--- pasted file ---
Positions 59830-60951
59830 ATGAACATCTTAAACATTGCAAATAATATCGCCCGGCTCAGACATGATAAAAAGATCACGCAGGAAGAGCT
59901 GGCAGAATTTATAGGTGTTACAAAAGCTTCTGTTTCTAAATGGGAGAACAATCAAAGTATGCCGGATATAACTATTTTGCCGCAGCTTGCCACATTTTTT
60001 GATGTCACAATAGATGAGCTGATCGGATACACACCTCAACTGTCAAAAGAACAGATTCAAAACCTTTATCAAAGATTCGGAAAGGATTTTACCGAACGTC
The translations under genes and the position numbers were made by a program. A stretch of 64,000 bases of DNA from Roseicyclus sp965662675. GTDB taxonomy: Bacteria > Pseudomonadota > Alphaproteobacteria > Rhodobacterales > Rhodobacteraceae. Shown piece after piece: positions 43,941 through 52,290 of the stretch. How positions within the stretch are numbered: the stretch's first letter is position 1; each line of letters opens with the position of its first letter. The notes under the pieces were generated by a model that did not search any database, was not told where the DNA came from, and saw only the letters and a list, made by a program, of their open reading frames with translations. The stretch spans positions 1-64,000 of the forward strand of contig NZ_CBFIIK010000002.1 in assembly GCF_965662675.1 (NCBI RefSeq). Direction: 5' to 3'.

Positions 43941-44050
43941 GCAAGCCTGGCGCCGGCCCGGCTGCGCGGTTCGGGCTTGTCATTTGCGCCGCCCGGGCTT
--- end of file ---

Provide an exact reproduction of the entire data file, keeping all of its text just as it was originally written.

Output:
Positions 59830-60951
59830 ATGAACATCTTAAACATTGCAAATAATATCGCCCGGCTCAGACATGATAAAAAGATCACGCAGGAAGAGCT
59901 GGCAGAATTTATAGGTGTTACAAAAGCTTCTGTTTCTAAATGGGAGAACAATCAAAGTATGCCGGATATAACTATTTTGCCGCAGCTTGCCACATTTTTT
60001 GATGTCACAATAGATGAGCTGATCGGATACACACCTCAACTGTCAAAAGAACAGATTCAAAACCTTTATCAAAGATTCGGAAAGGATTTTACCGAACGTC
The translations under genes and the position numbers were made by a program. A stretch of 64,000 bases of DNA from Roseicyclus sp965662675. GTDB taxonomy: Bacteria > Pseudomonadota > Alphaproteobacteria > Rhodobacterales > Rhodobacteraceae. Shown piece after piece: positions 43,941 through 52,290 of the stretch. How positions within the stretch are numbered: the stretch's first letter is position 1; each line of letters opens with the position of its first letter. The notes under the pieces were generated by a model that did not search any database, was not told where the DNA came from, and saw only the letters and a list, made by a program, of their open reading frames with translations. The stretch spans positions 1-64,000 of the forward strand of contig NZ_CBFIIK010000002.1 in assembly GCF_965662675.1 (NCBI RefSeq). Direction: 5' to 3'.

Positions 43941-44050
43941 GCAAGCCTGGCGCCGGCCCGGCTGCGCGGTTCGGGCTTGTCATTTGCGCCGCCCGGGCTT